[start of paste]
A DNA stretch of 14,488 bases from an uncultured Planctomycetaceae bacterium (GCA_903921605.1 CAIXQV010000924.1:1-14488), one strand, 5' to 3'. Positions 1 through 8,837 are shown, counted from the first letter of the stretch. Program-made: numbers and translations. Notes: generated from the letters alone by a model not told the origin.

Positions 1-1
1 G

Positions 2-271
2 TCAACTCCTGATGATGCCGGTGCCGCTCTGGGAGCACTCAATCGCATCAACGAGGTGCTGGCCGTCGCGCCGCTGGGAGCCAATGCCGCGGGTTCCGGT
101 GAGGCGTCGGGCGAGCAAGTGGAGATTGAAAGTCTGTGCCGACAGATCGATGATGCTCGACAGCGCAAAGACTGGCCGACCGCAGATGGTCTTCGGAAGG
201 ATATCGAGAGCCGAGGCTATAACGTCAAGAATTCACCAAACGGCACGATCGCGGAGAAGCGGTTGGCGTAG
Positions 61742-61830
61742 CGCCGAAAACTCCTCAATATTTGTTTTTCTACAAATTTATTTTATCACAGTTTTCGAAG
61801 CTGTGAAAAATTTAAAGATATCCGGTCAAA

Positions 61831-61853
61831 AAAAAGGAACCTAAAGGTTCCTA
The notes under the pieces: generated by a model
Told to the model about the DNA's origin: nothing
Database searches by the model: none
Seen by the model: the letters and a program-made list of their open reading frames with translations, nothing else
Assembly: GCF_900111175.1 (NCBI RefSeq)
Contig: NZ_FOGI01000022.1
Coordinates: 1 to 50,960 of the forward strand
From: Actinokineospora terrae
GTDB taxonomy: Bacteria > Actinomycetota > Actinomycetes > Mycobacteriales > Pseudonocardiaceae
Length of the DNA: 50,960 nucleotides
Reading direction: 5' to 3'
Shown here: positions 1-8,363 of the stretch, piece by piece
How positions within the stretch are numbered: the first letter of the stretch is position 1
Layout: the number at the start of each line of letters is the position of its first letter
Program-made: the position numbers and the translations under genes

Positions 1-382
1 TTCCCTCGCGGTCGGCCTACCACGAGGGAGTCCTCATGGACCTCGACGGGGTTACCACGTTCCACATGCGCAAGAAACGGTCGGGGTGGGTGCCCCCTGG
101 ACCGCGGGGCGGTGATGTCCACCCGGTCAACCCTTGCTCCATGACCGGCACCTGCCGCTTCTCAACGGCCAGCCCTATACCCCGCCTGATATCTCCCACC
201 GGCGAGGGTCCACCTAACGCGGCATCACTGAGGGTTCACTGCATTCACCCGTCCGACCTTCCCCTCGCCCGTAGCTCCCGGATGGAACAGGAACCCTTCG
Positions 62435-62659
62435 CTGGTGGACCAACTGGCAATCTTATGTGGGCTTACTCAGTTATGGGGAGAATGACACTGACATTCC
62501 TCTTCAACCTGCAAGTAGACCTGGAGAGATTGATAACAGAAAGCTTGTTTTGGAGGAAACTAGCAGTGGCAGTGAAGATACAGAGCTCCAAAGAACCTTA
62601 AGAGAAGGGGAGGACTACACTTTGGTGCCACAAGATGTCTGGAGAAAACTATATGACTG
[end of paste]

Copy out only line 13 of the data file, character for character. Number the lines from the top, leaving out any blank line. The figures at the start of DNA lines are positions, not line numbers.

The notes under the pieces: generated by a model